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Fortinbras Armstrong

Profile Information

Gender: Male
Hometown: Suburban Chicago
Home country: UK
Current location: Suburban Chicago
Member since: Thu Apr 12, 2012, 09:54 AM
Number of posts: 2,616

About Me

Retired computer security expert/programmer. Married for 40 years, three sons, two dogs. Interested in history, music, religion -- mostly Catholic -- and cooking. MA in History of Religion (Harvard) and MS in Computer Science (U of Wisconsin).

Journal Archives

One of my favorite cookbooks is

The Vegeterranean:Italian Vegetarian Cooking by Malu Simoes and Alberto Musacchio. They run a vegetarian hotel/restaurant near Perugia where I once stayed. I was so impressed by the cooking there that I bought their cookbook (which I had to buy from Amazon in the UK).

One of my favorite recipes is Cannelloni di Ricotta con Sugo di Pomodoro (Riccota cannelloni with tomato sauce)

It uses pasta one makes for oneself; a few notes before I start. The first rule of pasta dough is you do not talk about pasta dough -- sorry, that's another set of rules. The actual first rule is the flour should be measured by weight, not volume. The second rule of pasta dough is you cannot overknead it. I am assuming that you have one of those pasta rolling machines. If you don't, you can roll it by hand -- which is a good way of developing the muscles in your forearms.

9 oz (250 gm) all purpose flour
2 whole eggs
3 egg yolks

(Keep the extra egg whites -- if the dough is too dry, you have some liquid to add. If it's too wet, add flour. Yes, that is not too much egg.)

Put the flour in a mound on the table and make a well in the center. Put the rest of the ingredients in the well and start mixing them together. When a proper dough has formed, knead it for about 5 minutes. Wrap it in plastic film (or put into a covered bowl) and let it rest for at least 15 minutes -- half an hour is even better, and 2 hours is not too long. This rest is to allow the flour to absorb the liquid. The dough will be far easier to work with if you rest it.

Assuming you have a pasta machine, cut the dough into two or more pieces and run it through. The first few times through, fold the dough on itself and and keep running through the number 1 setting until you have a smooth dough (three or four times should do). Then increase the setting and run it through each one. Number 6 should probably be the last setting.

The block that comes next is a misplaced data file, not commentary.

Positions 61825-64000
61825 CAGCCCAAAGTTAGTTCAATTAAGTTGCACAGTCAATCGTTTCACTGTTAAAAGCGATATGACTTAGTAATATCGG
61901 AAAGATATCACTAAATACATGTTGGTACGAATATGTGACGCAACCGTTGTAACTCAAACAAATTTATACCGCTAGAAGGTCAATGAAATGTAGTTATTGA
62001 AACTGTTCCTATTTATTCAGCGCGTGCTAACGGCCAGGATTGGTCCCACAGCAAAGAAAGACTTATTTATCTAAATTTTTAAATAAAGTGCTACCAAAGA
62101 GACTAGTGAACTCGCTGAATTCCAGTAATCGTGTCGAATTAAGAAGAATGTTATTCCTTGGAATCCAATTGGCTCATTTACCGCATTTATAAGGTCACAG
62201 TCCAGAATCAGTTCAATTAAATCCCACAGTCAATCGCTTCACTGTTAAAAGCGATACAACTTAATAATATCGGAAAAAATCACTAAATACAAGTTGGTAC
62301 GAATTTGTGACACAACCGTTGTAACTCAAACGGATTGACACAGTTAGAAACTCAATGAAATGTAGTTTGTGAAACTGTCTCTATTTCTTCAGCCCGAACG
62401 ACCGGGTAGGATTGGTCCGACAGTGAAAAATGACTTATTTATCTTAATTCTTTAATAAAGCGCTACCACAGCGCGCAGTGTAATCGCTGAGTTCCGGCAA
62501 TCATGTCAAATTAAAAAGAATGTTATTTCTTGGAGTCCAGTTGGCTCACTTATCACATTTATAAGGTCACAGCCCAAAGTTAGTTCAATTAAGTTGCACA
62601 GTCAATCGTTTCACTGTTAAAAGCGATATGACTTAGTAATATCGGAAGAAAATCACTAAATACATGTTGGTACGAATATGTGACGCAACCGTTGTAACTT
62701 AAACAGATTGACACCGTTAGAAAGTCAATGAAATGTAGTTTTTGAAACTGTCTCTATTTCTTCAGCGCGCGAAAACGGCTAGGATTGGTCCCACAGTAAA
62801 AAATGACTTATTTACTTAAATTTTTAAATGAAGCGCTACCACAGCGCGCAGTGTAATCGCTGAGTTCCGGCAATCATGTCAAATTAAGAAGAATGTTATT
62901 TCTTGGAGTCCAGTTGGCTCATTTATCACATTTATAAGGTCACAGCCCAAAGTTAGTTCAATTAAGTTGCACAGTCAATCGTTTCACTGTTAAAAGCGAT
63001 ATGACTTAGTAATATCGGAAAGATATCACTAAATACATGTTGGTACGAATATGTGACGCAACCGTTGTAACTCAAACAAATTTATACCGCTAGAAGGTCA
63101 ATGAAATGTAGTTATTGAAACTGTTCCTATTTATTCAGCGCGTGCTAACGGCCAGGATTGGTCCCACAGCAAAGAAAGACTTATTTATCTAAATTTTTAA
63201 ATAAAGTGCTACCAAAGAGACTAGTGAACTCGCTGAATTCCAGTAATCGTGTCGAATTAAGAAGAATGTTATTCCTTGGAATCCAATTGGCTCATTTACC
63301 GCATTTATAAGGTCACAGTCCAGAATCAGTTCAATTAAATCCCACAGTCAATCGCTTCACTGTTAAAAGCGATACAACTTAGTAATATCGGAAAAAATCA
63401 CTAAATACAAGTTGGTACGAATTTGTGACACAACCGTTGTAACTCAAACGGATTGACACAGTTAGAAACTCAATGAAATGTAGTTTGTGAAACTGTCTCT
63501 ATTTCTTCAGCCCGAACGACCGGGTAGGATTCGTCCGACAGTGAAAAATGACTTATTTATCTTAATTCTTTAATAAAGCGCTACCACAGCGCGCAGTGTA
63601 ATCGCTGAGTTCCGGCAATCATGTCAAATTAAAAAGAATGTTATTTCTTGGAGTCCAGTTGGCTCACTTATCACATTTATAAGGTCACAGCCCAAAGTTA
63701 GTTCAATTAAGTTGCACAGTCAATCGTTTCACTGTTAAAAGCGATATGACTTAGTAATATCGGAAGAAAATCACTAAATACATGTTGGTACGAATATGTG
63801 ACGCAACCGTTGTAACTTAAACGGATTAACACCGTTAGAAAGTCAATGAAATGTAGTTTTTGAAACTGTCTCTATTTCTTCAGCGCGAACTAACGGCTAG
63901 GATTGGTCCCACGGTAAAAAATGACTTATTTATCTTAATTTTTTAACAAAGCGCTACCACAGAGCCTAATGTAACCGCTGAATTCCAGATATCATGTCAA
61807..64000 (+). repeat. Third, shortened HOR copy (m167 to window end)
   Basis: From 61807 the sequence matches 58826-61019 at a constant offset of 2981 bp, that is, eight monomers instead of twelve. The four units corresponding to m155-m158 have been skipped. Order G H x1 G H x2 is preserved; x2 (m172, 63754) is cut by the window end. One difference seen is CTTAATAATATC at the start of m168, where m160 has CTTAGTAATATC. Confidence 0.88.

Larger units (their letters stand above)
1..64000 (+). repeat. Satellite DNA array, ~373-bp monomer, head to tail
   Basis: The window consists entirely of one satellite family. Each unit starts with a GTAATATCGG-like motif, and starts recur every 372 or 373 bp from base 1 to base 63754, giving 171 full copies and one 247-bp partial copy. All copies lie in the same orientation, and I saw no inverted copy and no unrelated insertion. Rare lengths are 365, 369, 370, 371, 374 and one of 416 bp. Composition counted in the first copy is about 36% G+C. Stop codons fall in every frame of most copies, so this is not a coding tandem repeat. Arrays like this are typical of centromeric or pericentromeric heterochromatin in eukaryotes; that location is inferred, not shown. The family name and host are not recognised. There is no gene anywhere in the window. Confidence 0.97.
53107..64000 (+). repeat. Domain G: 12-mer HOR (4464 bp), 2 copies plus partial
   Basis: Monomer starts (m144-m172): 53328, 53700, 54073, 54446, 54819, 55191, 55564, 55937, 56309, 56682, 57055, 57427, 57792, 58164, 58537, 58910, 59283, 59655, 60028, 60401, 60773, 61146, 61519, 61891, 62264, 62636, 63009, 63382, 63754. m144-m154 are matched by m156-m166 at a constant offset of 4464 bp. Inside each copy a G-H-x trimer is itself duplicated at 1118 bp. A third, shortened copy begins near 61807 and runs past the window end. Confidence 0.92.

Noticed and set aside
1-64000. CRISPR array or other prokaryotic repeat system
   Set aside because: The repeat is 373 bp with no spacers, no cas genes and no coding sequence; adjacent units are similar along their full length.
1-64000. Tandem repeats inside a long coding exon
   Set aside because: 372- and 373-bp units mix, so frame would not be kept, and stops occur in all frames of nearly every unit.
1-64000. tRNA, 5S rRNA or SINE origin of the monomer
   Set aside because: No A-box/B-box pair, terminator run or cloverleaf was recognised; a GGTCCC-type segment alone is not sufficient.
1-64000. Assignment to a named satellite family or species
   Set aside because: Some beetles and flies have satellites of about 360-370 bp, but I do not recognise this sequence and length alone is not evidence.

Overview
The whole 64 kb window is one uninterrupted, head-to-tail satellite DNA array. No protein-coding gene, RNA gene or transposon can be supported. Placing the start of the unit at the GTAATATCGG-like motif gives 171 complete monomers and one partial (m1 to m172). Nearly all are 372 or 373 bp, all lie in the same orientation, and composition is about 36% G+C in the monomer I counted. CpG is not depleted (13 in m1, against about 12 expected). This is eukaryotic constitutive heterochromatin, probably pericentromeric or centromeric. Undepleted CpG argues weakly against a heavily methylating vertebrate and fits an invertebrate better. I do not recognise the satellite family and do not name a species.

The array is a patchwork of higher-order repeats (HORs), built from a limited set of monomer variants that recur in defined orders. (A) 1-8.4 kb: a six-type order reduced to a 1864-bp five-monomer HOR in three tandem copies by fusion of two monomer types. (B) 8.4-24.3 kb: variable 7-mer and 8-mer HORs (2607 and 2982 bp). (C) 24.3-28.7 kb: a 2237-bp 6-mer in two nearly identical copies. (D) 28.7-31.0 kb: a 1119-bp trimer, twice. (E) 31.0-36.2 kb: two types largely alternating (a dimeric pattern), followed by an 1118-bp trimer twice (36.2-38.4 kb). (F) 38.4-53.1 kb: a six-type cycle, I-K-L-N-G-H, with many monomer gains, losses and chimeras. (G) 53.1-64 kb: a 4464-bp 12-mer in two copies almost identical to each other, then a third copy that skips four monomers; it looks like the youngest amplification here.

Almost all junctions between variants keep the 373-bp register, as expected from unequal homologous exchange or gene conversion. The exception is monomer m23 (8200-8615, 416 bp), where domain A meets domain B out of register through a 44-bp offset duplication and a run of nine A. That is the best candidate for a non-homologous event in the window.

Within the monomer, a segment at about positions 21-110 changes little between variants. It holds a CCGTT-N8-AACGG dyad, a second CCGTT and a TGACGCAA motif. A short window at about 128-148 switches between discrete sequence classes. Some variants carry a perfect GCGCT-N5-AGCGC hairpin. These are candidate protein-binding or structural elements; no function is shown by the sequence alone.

If you do not have a pasta machine, take out the rolling pin and start rolling. You want to end up with dough so thin you can see through it. Cut it into strips the length of the baking tin and about 3-4 inches wide.

Put a large pot (I have a four liter one which works well) of water on to boil. Have a largish bowl of ice water next to the stove. (I can easily run through a dozen or two of ice cubes in doing this.) When it has come to the boil, add one to two tablespoons of salt. Put in four to six pieces of pasta at a time to cook, which will take 30 seconds to a minute. After it is cooked, put it in the ice water to shock it. Drain it (I have a cotton tablecloth made of what is essentially thin canvas which does this very well.)

While the dough is resting, make some tomato sauce -- here is a recipe from the same cookbook which is both quick and easy:

28 oz (800 gm) can of peeled or diced tomatoes
1 small carrot, peeled and halved lengthwise
1 small onion, peeled and halved lengthwise
1 small celery stalk, cleaned and halved
1 sprig fresh parsely, rinsed
3 basil leaves, rinsed
2 garlic cloves, peeled and smashed
5 tablespoons extra virgin olive oil
salt to taste

Run the tomatoes through a food mill and discard the seeds. If you do not have a food mill, purée the tomatoes. Combine the ingredients in a pot and simmer over low heat for about 20 minutes, uncovered, stirring occasionally. Taste -- if the sauce is too acidic, add pinches of sodium bicarbonate and simmer for another five minutes.

At this point, you have two choices. You can either fish out the aromatic vegetables and discard. Or you can purée the lot. The first gives you a sauce with a really nice red color. The second gives you an orangish sauce with (IMHO) a better flavor.

While the sauce is simmering and the dough is resting, make the filling:

12 oz (350 gm) ricotta
1 large egg
1/4 tsp black pepper (I assume that, like civilized people, you grind your own)
1/4 tsp nutmeg (also best if you grate your own)
1 oz (30 gm) grated Parmigano Reggiano or Perorino Romano or Asiago or some combination
Zest of 1/2 small lemon

Beat the ricotta with a fork until it is creamy. Add the other ingredients and mix until smooth. (This also makes a nice filling for ravioli or tortellini.)

You are now ready to assemble the cannelloni. Before you start, grate another two ounces of Parmigano Reggiano (or whichever hard cheese you used for the filling) and cut 8 oz fresh mozarella into 1/4-inch (5 mm) cubes.

Using a piping bag or a spoon, place two tablespoons of the filling along the long end of each piece of pasta. Roll up the pasta and place it into the baking tin. Continue doing this until you run out of pasta or filling or space in the baking tin. Dot each cannellono with the mozzarella cubes, ladle the sauce over each of the cannellini, and spread the grated cheese on top.

You can now freeze this (cover it with plastic wrap or foil and add an additional 15 minutes to the cooking time), store it in the fridge for cooking later that day, or cook it right now. When you are ready to cook it, preheat the oven to 350 degrees F (180 C) and cook it for half an hour.

I just discovered that someone adapted this recipe for lasagna and posted it on-line at http://divvyupdining.blogspot.com/2012/07/summer-lemon-zest-lasagna-is-that.html
Posted by Fortinbras Armstrong | Mon Nov 12, 2012, 11:04 AM (0 replies)
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